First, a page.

HomeGranite or Quartz, Which One Makes A Better Countertop?

Granite or Quartz, Which One Makes A Better Countertop?

If you are looking to remodel your kitchen or bathroom, there’s a lot to consider when making a decision about countertops. As much as you would just like to pick the one that looks the best, there are other factors that should influence your decision. The durability of the material, the maintenance, your lifestyle, and of course, budget, are all matters of consideration when selecting your new countertops.

Granite ranks #1 in upscale kitchen countertops on the market today due to its hardness, durability, resistance to weathering, and fascinating color and textual patterns. Stone is a natural material; millions of years old, and as unique as a fingerprint. It is the oldest building material, dating back thousands of years with notable structures like the Egyptian pyramids and structures from the Roman empire. Granite is generally classified as an igneous rock; cooled molten lava, where marble is metamorphic; formed from extreme heat and pressure of layers of earth. Both are resistant to extreme temperature and compression, however, granite is generally more durable than marble to scratching, absorption and chemicals.

Quartz is a generic term for a man-made slab that starts out as 85%-93% pure quartz, among the hardest minerals in the earth, and very clear in color. The remainder of the material is polymer and pigments that allow the material to be given color and pattern in a controlled manufacturing environment. As such, quartz can be chosen from a sample, as its range of variation is very small from lot to lot. The process of heat and compression when making it also creates a ‘non-porous’ surface that can sustain greater overhangs than natural stone because of the potential for hidden flaws that can occur in nature. Quartz is generally a more expensive material than a standard granite.

Natural stone slabs are mined throughout the world but most come from Brazil and India. Granite comes in many available colors, but is limited to those naturally occurring in nature. It is important to remember that some colors can be rare and thus increase the cost of the slab. Cost of natural stone is not a function of quality or durability, but scarcity and supply/demand worldwide. Each granite slab is one-of-a-kind, because it’s formed in nature. When you are choosing your piece and see something you love, don’t delay in making a decision because you will not see that pattern again.

Granite and quartz countertops can come in different finishes and each can have an effect on the appearance and potential maintenance. The most common finish is polished. It is the least porous finish, therefore, stands up well to stains, and is mirror-like in appearance. Honed is a matte finish and is typically not recommended as it can stain and scratch more easily than other finishes, and may be more difficult to clean. Leather is more polished than a honed or a matte finish, and has texture, or ‘relief’. Good for outdoor use, as it hides dust & pollen well. Other finishes are available, but are not common.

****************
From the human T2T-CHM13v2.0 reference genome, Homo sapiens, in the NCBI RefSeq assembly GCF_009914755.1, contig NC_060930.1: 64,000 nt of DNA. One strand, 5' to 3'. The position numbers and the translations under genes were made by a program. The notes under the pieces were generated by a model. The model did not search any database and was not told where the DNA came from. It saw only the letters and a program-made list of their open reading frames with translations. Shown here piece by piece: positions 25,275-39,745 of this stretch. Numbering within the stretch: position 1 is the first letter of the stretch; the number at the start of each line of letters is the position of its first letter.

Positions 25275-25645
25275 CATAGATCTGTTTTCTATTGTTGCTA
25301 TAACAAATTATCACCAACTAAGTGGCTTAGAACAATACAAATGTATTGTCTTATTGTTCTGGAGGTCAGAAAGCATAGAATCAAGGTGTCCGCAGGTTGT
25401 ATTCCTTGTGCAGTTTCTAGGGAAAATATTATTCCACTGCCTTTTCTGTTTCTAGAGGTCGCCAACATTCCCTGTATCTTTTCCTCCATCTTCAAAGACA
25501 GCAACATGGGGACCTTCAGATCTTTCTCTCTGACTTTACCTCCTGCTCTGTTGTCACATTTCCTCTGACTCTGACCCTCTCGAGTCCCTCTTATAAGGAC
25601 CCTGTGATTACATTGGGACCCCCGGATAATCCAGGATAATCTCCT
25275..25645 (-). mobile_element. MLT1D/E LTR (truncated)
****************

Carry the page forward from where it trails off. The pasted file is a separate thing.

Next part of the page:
Nature truly created an enduring surface with natural stone. Granite does not discolor with age, with heat, or with UV rays unlike other man-made solid surface countertops. Quartz is subject to UV fading, but is not a problem in homes built in recent years, because they have UV resistant glass as part of typical window construction techniques. While granite is very resistant to high temperatures, it is not recommended to put very hot pans directly on the material, and a trivet is highly suggested for quartz. The best analogy is in this question “Do you drive your car into the end of the garage every night because you have 5 MPH bumpers?” No.

You may ask, what about wear and tear? Granite is also durable and scratch resistant. You can actually use your countertop as a cutting board without damaging it. It can only be scratched by another piece of granite, a diamond, or carbide material, which is found in drilling equipment. Granite is also stain and water-resistant as long as it has been properly sealed and maintained. There is a commercial grade lifetime sealer that can be applied called “Invisiblock” to help maintain your granite countertop, and comes with a 15-year transferrable warranty. The sealer embeds permanently into any exposed pores, making it impervious to stains, and utilizes today’s ‘nanotechnology’. It will also help your countertops remain sanitary.

Granite and quartz do not require any special expensive cleaners to maintain its great looks. Soap and warm water will keep your countertops looking like new, and is still the best anti-microbial on the market. A neutral pH window cleaner, or ‘no ammonia’ type will quickly make it shine and remove any dull soap residue. Acidic cleaners and strong amounts of bleach and ammonia will not damage the granite, but can strip away the sealer that has been applied that prevents absorption. Definitely NO harsh cleaners on quartz, especially those that are alkaline, like bleach and ammonia!! It is not necessary to use any of these types of cleaners.

So, ask yourself some basic questions…..do I want the unique beauty and natural variance of granite, or do I want a performance product like quartz with a greater range of color, at a generally higher price point? And for those wondering, 30% of the market is now quartz.

If you’re still weighing your options, please know that our knowledgeable and friendly staff know what makes a great kitchen (or anything else you can dream up!) Give us a call and we’ll help you find something that’s perfect for your next project. As always, our estimates are free!


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